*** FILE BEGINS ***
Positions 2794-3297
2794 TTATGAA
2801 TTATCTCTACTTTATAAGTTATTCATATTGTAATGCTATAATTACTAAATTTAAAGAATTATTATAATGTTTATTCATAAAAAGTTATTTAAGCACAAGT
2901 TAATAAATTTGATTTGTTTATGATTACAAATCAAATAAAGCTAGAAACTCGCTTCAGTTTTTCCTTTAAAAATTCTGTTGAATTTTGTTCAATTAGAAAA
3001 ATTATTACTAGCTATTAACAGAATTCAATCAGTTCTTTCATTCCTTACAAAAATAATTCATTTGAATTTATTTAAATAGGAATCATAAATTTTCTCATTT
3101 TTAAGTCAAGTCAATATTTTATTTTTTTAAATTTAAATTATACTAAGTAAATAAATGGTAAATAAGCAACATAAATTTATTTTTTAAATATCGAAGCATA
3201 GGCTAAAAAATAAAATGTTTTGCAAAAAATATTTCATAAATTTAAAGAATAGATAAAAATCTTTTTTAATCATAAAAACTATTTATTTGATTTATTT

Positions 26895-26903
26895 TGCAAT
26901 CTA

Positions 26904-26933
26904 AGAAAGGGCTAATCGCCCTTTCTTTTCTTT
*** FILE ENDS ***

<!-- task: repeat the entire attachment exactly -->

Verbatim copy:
Positions 2794-3297
2794 TTATGAA
2801 TTATCTCTACTTTATAAGTTATTCATATTGTAATGCTATAATTACTAAATTTAAAGAATTATTATAATGTTTATTCATAAAAAGTTATTTAAGCACAAGT
2901 TAATAAATTTGATTTGTTTATGATTACAAATCAAATAAAGCTAGAAACTCGCTTCAGTTTTTCCTTTAAAAATTCTGTTGAATTTTGTTCAATTAGAAAA
3001 ATTATTACTAGCTATTAACAGAATTCAATCAGTTCTTTCATTCCTTACAAAAATAATTCATTTGAATTTATTTAAATAGGAATCATAAATTTTCTCATTT
3101 TTAAGTCAAGTCAATATTTTATTTTTTTAAATTTAAATTATACTAAGTAAATAAATGGTAAATAAGCAACATAAATTTATTTTTTAAATATCGAAGCATA
3201 GGCTAAAAAATAAAATGTTTTGCAAAAAATATTTCATAAATTTAAAGAATAGATAAAAATCTTTTTTAATCATAAAAACTATTTATTTGATTTATTT

Positions 26895-26903
26895 TGCAAT
26901 CTA

Positions 26904-26933
26904 AGAAAGGGCTAATCGCCCTTTCTTTTCTTT